I wasn’t exactly a big fan of Holly Jackson’s A Good Girl’s Guide to Murder when I read it a few years ago. So, I never bothered to read its sequels. In fact, I could happily have missed reading any more of Holly Jackson’s books. However, her latest book captured my attention, not just because of the stencilled edge on the Waterstones special edition. I thought the premise sounded like it would be quite captivating. I also liked the fact that the setting didn’t really allow for too much complication in terms of the narrative. If everyone is stuck in one place then Jackson couldn’t add too many characters this time. Or that was the theory. It’s entirely possible that all o the things that I didn’t like about her earlier work would also be present here. The least I could do was give it a chance.
One of the things that I didn’t like about Holly Jackson’s A Good Girls’ Guide to Murder was how overly complicated the narrative got. It felt as though more characters were being introduced in an attempt to cover up the obvious plot twists. I was hopeful that wouldn’t be a problem with this book thanks to the restricted setting. Locking 6 people in an RV and then adding a sniper into the mix sounded promising. It’s the kind of premise that could provide plenty of tension. The claustrophobia caused by the RV mixed with their dark and isolated position is the perfect combination for drama. I had high hopes for this being an exciting read.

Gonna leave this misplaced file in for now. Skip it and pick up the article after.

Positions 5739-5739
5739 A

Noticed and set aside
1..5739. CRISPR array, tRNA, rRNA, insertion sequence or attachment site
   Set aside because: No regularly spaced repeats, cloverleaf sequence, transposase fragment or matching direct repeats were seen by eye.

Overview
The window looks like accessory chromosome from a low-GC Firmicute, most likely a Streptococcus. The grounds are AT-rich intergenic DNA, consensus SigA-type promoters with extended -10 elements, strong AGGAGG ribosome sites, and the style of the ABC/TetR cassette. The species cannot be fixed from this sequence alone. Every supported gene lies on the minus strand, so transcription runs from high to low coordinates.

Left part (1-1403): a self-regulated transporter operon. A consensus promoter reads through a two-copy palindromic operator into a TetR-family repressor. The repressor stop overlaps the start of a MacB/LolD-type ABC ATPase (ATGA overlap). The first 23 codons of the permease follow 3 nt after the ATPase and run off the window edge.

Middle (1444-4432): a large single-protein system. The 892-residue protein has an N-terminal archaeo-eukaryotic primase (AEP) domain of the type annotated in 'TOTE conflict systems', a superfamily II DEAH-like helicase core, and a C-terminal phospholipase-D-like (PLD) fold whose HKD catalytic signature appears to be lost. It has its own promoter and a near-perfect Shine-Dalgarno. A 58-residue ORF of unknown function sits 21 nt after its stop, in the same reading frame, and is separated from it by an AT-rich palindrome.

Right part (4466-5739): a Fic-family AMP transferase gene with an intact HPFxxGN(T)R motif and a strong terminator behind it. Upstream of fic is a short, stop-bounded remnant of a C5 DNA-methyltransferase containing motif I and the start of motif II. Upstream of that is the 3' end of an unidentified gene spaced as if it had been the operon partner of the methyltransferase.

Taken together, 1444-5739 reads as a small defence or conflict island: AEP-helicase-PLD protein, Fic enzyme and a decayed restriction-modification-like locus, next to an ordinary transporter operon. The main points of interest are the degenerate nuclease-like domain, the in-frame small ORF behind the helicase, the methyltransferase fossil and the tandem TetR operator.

Five Survive is a quick read that is pretty easy to get through. The story unfolds over 8 hours and there’s a lot of dialogue involved. This means it ends up being a really fast story. I understand why this was done but I story of wish we’d had more time to get the feeling of being trapped. The threat is introduced really early on but then we never really get any time to breathe. I know we’re stuck in an RV but there wasn’t a great attempt to describe the setting. I never really felt the isolation and fear of the characters. They seemed to accept their situation pretty easily.
It might just be me but I wouldn’t react quite so calmly if I found myself being shot at on a dark country road. Especially as a teenager. The 6 characters in this book are all young people heading out on Spring Break. The majority are 18 but they are accompanied by two college students. I can’t tell you much more about any of these characters because there’s a real lack of development. Red, the main character, gets the most attention but most of that just focuses on her lack of self-confidence. It makes the book feel very repetitive. We hear the same things over and over again for no reason. Although, she’s better than the rest who are just one-dimensional and forgettable.
The fact that they’re also all terrible people is fine but does make it even harder to care about their situation. Any of them could die and it wouldn’t make a big difference to me. Not that there was actually that much of a threat. After all, they end up being stuck for 8 hours. The sniper doesn’t exactly seem committed to killing anyone when he’s happy to let them wait it out. Once he’d taken out the engine, I’m sure there would have been an easier way to get the job done. Although, this is YA so I guess they needed to avoid a massive amount of needless bloodshed.
In terms of the mystery element, I can’t imagine many readers being tricked by it. All the characters are stereotypical of the genre and the novel is very formulaic. It did feel as though I was always waiting for the inevitable to happen. There are about 3 pick revels here and every single one of them is painfully obvious. I did enjoy this more than A Good Girl’s Guide to Murder but that isn’t saying very much. It’s a very simplistic and undeveloped idea. The characters aren’t really fleshed out and it just feels as though certain things needed more explanation. It doesn’t help that I’m not a big YA lover anyway but this just felt like a wasted premise.
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